Dozens of children are among survivors recovering in Turkish hospitals after an air strike on a Syrian town close to the border.
A government air force jet hit the Syrian city of Azaz late on Wednesday, killing more than 30 people and wounding hundreds more.
Many of the injured were taken to hospital in the Turkish border town of Kilis.
At the hospital on Thursday, families came to have their wounds dressed and recover the bodies of those who did not survive their injuries.
Mohammad Abdul Rahman, a 33-year-old teacher, came to pick up his brother Ahmed.
Mohammad was resting with his family in Azaz observing Ramadan when the jet fired its rockets.
He thought at first they were aimed directly at his home, but in the end they missed, although the roof was torn off and all the doors and windows were blown out by the blast.
His neighbours' homes were flattened by the bombs and Mohammad could not find Ahmed.
Eventually, he was located in nearby rubble with only his head visible, but at least he was alive.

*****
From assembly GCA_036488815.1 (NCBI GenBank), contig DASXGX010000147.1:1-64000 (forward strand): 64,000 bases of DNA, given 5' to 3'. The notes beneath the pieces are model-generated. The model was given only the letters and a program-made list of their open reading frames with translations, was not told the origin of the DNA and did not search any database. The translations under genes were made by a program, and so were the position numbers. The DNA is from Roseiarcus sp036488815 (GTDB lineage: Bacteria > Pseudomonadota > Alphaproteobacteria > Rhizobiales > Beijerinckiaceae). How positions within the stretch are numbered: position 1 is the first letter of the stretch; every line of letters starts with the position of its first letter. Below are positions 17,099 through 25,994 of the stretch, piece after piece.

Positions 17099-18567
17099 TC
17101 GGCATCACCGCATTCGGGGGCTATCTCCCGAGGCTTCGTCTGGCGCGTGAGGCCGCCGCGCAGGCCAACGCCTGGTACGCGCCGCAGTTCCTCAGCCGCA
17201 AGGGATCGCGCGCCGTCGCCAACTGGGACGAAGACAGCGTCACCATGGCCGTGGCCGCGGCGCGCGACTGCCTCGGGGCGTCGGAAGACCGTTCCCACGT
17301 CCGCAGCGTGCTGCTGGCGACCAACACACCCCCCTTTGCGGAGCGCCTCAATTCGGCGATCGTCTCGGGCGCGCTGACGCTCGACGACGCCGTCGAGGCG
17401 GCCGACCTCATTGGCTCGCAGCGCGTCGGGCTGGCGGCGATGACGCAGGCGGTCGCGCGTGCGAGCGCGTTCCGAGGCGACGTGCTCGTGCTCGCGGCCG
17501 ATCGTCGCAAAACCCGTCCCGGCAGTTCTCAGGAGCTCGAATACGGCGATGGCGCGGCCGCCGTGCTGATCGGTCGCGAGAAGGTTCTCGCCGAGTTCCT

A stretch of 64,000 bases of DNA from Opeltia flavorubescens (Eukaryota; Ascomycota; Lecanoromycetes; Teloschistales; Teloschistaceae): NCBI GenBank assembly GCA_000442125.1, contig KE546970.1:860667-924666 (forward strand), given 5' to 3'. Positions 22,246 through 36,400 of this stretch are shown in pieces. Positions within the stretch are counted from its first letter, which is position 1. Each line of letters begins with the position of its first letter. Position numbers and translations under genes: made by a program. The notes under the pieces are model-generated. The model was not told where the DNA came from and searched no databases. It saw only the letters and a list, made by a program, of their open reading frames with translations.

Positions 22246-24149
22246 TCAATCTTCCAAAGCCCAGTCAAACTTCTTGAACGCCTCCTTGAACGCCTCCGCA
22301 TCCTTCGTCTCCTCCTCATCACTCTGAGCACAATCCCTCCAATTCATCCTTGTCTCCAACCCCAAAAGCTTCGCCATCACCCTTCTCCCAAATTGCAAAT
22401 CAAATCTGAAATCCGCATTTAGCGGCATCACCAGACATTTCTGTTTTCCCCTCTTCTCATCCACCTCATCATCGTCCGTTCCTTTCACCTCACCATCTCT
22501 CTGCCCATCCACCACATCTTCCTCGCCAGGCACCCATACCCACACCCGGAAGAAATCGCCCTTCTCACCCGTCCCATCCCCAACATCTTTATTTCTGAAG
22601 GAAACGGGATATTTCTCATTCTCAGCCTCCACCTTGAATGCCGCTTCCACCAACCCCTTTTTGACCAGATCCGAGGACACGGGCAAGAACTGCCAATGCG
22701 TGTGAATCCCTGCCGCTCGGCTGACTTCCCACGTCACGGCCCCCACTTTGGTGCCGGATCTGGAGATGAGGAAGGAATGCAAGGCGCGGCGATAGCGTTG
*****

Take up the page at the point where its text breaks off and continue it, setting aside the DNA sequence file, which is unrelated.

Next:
With help, Mohammad and his family managed to free him and bundle him into a car to head for the hospital in Kilis.
He never made it - Ahmed died on the way. He would have been a father for the first time next month. Mohammad was at the hospital to collect his body.
Dr Manan Mohammed Hanan and his family were back at the clinic to have their wounds re-dressed after suffering multiple injuries from shrapnel and flying masonry.
The family who lived next door all died. There were 25 of them.
Dr Nadir Kano was a mile away from Azaz when the jet struck.
He quickly got back to the city and began doing what he could, telling us he pulled a three-month-old baby from the debris with its head blown off.
Mohammed Jaja survived too, but he says he saw a child on a balcony catapulted 200 metres to her death by the force of the blast.
None of these people were opposition fighters.
But Azaz and surrounding towns are used by the Free Syrian Army to supply men and munitions to the rebels taking on government troops in Syria's largest city, Aleppo, further south.
This is why they are targeted by the government jets, and are likely to continue to be until the civil war comes to an end.